A focus on relative earnings growth but not valuations
This discrepancy in recent performance by popular mega-caps can be explained by two factors: superior earnings growth (which gets all the attention) but also a widening gap in valuations between the mega caps and the balance of the market. To be fair, we have written a lot about this discrepancy in valuations over recent years and discussed our conscious decision to rotate our portfolios towards cheaper stocks that were out of favour. The impact of the latest coronavirus pandemic on cheaper, more cyclical stocks has been severe, having a negative effect on the relative performance of value managers such as PSG. Conversely, the lockdown measures have enhanced the relative profit performance of higher-quality businesses, especially the tech stocks that benefit from the accelerated move to digitisation.

Tech stocks have driven the recovery in index performance
The past few months have seen a dramatic increase in the share prices of the secular growth stocks like Amazon, Microsoft and Tencent as investors rushed back into equities after the March sell-off. As a result, we have seen tech-heavy indices like the Nasdaq, the S&P 500 and the All Share Index staging remarkable recoveries – the S&P 500 recouped all its 2020 losses in June, at the same time that the Nasdaq was making all-time highs. While tech stocks are rare beacons of growth in 2020, the rise in their share prices is almost entirely attributable to shareholders paying more per dollar of earnings. Secular growth stocks are long duration assets – investors take a view that long-term growth compensates for higher valuations – and hence compete for capital with bonds. In a world of ultra-low global bond yields, this has had a dramatic impact on equity valuations. A company like Microsoft – a business that we have owned in the past – currently trades on 36 times earnings. It is a fabulous business, but if you bought it the last time it traded at this kind of valuation level (in 2003), you had to wait a decade for the share price to start appreciating.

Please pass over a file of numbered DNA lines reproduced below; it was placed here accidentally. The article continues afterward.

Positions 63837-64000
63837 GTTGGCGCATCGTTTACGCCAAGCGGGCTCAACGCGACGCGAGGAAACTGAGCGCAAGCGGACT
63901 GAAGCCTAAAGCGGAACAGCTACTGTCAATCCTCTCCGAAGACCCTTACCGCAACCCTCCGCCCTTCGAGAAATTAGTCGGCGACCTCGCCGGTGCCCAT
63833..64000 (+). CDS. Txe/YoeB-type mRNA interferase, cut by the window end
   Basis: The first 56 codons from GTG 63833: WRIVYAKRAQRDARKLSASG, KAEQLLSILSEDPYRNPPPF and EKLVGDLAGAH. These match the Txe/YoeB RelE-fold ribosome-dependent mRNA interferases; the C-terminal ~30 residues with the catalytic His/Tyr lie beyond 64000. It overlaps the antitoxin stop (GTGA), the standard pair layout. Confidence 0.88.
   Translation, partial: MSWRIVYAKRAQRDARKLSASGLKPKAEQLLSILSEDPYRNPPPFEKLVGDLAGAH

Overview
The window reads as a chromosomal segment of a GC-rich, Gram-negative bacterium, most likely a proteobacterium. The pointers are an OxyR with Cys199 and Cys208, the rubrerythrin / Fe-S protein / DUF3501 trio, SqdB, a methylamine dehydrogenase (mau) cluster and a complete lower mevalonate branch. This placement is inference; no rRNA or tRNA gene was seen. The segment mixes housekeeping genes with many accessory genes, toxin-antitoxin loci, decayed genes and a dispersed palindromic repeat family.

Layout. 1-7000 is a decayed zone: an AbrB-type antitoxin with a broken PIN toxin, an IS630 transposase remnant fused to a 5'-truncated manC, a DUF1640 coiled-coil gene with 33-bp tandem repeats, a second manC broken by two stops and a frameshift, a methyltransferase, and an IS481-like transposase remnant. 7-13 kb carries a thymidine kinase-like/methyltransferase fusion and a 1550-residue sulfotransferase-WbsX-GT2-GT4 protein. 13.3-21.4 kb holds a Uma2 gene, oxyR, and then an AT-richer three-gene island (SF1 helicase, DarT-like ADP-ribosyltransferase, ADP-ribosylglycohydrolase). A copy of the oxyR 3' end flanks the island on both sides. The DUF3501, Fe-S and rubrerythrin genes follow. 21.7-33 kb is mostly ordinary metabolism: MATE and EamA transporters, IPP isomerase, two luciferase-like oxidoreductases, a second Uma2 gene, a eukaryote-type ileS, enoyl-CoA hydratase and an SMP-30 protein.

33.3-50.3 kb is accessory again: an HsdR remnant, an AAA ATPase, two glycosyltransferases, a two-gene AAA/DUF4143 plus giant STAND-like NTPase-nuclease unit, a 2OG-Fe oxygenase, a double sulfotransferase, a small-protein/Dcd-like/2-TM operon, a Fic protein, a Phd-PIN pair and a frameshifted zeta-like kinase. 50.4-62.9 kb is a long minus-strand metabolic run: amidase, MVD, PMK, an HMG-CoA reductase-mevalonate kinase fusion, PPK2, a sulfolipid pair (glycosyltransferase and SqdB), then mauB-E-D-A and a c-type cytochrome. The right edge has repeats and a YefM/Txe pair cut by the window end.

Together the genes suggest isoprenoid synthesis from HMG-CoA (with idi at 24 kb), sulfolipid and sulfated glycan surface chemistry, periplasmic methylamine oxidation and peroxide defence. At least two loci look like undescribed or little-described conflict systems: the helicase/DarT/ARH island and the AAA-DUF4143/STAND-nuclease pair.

What is particularly alarming to observe is how the most expensive stocks on the market, the tech stocks, have become ‘safe havens’. In recent times, bad macro headlines – such as a rise in COVID-19 infections in the US – have seen the Nasdaq rise when ‘risky’ assets like cyclical equities decline. We argue that buying overpriced assets such as developed market bonds and expensive equities is a very poor way to insure your portfolio against adverse economic developments.

Locally, Naspers and Prosus dominate portfolios